Scientists and philosophers have struggled for years to define our relation to reality, or even to decide what “reality” might be. The rest of us mostly muddle through the daily experience of our existence. For a writer, perceptions of reality are also important, as it’s easier to write about what we have perceived than what we have persuaded ourselves to imagine.
Man's ability to affect the land is all too evident in these times of climate change, pollution and habitat destruction. Happily, the landscape can change man as well.
The weather finally broke last night, dropping 30 degrees by dawn, and thanks be for that. The night before I had camped in the Sheyenne National Grasslands, heavy with heat and humidity. But the next day it was pleasantly cool (upper 60s), albeit overcast rather than sunny.
Nor was this the only change. It took over 2400 driving miles to finally leave the Eastern, and then Midwestern terrain behind, but today I reached the beginnings of what I think of as the West. More than anything else, in my mind that means “dry.” For the last 800 miles, the landscape had been primarily flat, lush - and transitionally post-glacial. That last factor means an area where the great ice sheets completed their periodic southward pulses, dumping rich, black earth born of thousands of miles of ice grinding down stone, some deposited by glacial steams, and other as windblown “loess” – very fine mineral particles.
In 2001, I took a one month solo cross country trip, driving from Massachusetts across the Northeast, the Midwest, and then the prairie states, until I reached what we generally think of as “the West” – the land of canyons and buttes, deserts and mesas. Once there, I spent the rest of the time backpacking in the canyonlands of Utah, and then meandering North on dirt roads until I reached Glacier National Park, in the Northwest corner of Montana. After that, I zigzagged back East until I reached the Mississippi. Then, it was just a straight highway shot till I arrived back home once again. It was during that trip that I began writing in earnest, although I haven’t (yet) posted anything from that journey to the Web.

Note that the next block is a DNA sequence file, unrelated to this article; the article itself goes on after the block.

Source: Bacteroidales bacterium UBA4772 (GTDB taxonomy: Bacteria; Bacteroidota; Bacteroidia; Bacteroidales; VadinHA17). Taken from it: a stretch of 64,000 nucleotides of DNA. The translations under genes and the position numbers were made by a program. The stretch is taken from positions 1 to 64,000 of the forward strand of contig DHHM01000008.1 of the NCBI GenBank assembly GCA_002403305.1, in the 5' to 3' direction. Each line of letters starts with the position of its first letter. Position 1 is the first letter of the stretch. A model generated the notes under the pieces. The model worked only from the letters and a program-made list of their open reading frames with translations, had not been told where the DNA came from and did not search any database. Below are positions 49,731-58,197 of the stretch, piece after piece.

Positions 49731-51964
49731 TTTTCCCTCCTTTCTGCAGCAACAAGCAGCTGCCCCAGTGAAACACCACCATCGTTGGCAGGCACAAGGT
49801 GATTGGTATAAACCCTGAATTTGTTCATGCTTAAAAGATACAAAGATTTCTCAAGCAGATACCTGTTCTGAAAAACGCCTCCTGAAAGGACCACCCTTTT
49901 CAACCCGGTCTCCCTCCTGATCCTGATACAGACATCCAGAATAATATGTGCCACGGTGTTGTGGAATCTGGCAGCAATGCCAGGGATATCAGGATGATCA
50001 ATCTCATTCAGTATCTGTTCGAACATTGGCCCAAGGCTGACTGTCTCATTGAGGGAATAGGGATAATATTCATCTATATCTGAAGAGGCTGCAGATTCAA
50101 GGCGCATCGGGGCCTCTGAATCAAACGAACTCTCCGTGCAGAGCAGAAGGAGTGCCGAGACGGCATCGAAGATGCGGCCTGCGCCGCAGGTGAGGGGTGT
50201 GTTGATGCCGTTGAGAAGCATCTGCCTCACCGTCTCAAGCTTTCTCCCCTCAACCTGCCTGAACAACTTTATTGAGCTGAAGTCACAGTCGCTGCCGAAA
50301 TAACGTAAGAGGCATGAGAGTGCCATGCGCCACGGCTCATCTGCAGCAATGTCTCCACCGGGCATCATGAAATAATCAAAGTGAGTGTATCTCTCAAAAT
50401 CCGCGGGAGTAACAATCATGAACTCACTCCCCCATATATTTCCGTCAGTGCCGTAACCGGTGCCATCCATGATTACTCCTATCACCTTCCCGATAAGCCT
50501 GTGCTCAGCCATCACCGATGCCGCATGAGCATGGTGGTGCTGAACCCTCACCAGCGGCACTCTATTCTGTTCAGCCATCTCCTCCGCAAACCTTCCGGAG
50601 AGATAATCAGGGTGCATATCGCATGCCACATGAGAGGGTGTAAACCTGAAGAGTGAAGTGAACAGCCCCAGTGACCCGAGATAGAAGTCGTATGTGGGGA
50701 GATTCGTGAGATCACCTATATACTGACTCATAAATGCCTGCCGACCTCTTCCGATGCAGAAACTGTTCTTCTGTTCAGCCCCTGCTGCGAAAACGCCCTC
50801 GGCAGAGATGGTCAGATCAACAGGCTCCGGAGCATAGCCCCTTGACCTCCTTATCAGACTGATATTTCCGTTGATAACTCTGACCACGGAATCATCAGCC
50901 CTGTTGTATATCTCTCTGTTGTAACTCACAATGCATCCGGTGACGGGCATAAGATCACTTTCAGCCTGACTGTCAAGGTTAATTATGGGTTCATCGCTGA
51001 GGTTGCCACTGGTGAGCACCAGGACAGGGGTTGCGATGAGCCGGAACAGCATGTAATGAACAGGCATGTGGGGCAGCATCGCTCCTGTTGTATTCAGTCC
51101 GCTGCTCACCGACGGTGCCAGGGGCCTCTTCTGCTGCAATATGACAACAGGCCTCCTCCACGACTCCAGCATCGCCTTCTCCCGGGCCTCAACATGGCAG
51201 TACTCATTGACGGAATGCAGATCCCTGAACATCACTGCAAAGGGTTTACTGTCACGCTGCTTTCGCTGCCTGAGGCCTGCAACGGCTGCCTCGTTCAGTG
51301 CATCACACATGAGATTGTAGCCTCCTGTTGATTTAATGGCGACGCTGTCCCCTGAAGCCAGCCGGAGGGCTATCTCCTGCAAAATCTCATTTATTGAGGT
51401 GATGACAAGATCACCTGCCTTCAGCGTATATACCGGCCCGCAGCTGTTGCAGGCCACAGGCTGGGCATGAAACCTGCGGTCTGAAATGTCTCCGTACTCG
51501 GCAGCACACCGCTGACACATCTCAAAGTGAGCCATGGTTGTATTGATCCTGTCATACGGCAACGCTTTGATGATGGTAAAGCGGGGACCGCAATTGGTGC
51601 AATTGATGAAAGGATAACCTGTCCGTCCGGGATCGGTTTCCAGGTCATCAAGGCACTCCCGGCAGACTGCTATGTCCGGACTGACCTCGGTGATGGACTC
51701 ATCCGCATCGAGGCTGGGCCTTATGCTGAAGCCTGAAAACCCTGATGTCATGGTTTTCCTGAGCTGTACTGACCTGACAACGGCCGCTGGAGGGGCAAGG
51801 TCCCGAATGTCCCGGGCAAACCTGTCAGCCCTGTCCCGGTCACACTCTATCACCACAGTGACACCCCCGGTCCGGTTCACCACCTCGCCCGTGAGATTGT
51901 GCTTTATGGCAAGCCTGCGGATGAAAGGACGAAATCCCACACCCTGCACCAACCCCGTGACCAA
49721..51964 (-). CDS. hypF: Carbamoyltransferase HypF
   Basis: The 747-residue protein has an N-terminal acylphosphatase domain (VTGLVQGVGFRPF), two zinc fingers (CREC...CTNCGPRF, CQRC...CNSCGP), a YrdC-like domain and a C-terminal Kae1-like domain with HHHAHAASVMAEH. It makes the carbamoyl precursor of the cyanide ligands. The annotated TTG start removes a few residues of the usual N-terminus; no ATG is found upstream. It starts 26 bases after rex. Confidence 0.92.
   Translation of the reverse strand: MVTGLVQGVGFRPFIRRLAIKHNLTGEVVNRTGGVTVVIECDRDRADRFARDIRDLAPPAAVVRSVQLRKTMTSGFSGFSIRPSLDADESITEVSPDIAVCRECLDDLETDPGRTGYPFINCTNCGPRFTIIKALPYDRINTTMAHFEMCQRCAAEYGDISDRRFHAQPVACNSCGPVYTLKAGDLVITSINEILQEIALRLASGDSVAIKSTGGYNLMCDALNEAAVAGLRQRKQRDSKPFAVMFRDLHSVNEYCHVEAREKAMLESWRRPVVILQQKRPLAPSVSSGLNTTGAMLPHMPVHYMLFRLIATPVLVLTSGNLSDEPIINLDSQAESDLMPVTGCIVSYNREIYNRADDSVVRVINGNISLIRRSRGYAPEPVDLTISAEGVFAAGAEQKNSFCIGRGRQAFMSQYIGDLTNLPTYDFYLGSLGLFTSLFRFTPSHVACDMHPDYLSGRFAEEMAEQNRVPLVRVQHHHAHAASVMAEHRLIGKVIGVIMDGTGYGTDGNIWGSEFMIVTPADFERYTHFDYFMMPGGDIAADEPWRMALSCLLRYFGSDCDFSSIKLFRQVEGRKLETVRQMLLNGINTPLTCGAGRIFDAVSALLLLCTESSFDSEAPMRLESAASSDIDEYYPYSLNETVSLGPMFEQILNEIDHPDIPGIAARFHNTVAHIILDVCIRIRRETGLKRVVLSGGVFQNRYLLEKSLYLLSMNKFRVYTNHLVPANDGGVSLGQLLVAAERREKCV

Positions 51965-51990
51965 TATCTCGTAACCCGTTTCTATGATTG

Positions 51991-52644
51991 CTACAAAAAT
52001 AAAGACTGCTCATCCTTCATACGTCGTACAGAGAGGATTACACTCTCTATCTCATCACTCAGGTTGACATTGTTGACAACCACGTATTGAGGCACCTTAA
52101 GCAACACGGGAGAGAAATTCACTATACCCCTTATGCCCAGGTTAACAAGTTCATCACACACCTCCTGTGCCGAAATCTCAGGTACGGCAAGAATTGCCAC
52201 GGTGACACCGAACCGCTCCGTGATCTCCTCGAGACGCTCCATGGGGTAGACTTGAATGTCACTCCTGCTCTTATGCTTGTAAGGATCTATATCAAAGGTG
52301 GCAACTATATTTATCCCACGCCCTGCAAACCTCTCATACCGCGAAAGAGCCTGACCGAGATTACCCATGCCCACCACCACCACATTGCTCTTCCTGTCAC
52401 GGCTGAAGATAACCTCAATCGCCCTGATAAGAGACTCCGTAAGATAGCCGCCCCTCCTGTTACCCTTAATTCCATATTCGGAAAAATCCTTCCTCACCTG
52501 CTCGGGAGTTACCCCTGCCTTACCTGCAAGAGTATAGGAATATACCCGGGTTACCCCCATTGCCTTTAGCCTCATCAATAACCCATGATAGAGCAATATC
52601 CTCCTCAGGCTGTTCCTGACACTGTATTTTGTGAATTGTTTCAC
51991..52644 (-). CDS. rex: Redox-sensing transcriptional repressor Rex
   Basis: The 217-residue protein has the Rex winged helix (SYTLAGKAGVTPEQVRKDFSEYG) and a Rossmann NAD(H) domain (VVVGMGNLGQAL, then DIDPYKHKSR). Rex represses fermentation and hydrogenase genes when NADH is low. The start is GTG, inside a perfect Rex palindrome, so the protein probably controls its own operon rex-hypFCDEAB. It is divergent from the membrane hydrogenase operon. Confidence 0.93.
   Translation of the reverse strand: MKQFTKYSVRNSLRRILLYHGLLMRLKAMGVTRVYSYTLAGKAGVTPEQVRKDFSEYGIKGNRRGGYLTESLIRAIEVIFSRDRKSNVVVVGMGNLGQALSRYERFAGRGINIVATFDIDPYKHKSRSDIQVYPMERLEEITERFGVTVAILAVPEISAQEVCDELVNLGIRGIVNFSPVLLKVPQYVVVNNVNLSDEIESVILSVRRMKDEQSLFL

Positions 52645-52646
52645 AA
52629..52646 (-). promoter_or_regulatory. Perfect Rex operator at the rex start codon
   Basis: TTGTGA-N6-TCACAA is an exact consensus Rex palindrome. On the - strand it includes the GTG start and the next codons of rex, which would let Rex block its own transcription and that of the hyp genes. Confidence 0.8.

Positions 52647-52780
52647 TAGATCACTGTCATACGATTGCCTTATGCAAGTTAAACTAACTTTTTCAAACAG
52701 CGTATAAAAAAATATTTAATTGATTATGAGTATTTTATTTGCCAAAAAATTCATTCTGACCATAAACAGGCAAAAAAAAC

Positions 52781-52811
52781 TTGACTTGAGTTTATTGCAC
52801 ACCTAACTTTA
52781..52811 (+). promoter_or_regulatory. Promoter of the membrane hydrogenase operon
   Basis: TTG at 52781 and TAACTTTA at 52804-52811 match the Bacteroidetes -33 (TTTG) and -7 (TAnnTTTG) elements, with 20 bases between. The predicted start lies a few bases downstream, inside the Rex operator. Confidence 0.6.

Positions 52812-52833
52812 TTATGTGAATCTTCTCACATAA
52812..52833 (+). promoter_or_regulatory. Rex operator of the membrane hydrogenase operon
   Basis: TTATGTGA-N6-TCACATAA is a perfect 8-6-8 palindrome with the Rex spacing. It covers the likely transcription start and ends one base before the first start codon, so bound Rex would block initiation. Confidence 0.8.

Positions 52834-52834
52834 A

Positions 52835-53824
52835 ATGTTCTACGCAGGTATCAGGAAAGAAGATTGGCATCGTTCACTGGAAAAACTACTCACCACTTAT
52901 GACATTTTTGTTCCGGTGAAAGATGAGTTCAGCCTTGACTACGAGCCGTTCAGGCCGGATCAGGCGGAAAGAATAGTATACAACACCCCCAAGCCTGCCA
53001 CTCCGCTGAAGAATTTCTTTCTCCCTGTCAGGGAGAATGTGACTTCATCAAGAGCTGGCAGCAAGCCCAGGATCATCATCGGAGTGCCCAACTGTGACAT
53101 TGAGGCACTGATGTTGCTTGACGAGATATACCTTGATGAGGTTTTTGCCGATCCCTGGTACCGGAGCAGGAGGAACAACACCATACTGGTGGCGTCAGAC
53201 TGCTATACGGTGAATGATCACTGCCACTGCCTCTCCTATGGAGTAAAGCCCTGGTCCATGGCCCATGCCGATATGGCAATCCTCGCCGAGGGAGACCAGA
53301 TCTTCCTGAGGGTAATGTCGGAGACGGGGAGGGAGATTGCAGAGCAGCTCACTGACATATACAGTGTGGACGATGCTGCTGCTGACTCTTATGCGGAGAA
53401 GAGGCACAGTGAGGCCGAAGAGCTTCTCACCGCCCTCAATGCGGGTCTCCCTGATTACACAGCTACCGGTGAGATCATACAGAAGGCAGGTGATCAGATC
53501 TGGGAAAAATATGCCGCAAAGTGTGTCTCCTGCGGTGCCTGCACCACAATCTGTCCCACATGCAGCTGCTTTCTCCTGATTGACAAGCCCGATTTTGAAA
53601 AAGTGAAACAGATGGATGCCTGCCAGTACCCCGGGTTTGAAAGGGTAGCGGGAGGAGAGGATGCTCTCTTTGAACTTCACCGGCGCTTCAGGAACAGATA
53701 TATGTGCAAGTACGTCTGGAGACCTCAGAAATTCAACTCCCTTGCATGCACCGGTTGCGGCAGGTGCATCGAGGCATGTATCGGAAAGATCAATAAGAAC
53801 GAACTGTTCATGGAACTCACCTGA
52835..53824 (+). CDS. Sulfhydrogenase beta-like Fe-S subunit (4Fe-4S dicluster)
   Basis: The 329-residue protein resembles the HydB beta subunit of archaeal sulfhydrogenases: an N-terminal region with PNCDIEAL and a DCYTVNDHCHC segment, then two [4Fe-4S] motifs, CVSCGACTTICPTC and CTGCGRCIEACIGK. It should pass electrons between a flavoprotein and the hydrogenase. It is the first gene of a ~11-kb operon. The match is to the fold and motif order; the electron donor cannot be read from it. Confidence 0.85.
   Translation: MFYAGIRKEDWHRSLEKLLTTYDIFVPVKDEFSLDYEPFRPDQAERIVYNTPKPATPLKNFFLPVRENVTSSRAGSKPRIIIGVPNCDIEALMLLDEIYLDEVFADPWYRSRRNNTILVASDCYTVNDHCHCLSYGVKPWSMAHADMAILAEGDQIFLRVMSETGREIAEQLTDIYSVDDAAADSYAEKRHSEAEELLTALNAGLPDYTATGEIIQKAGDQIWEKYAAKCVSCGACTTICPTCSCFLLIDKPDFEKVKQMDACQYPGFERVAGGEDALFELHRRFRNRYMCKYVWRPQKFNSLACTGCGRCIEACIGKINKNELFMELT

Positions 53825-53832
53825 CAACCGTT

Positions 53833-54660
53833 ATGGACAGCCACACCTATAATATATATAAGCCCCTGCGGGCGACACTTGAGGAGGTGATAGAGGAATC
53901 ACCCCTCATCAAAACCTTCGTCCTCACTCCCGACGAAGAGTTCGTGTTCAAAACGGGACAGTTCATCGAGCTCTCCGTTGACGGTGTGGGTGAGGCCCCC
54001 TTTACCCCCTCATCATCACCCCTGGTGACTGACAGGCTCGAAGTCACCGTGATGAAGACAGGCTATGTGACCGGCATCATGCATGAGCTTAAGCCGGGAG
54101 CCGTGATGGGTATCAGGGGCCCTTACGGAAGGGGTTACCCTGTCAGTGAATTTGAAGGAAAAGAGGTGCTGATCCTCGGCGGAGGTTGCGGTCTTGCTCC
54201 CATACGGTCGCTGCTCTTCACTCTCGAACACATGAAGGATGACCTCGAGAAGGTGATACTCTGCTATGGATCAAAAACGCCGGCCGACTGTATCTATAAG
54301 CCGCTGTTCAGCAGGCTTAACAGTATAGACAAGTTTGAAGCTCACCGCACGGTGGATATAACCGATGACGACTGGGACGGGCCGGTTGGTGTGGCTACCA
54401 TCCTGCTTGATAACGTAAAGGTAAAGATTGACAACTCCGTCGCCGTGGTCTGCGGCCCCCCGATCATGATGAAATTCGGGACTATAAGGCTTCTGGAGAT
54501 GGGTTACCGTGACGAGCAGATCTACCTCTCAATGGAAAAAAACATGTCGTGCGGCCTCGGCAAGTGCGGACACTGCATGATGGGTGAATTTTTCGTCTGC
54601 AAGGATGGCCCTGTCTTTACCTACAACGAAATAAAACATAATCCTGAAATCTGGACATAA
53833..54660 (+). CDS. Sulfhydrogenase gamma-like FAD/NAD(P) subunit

It was an interesting trip, in all, providing a cascade of often starkly diverse images. How varied a range? On the natural grandeur list, I would add spectacular sunsets, wildernesses of soaring, broken redrock, and broad vistas of pristine desert.
And at the opposite end of the spectrum, I might begin with the sights that greeted me when I crossed the Colorado early in the trip, and threaded my way through the 27th Annual Laughlin River Run, a meet that draws over 40,000 leather-clad, mostly aging bikers to what Motorcycle-usa.com calls, “one of the more popular events on the West Coast rally scene, packing bikini contests, custom bike shows, demo rides, poker runs, freak shows and tattoo contests into four-days of 24/7 fun.” I can attest to the fact that it also packs in what is presumably one of the largest assemblages of multi-story, inflatable Jim Beam bottle and Budweiser can replicas to be found anywhere in one place.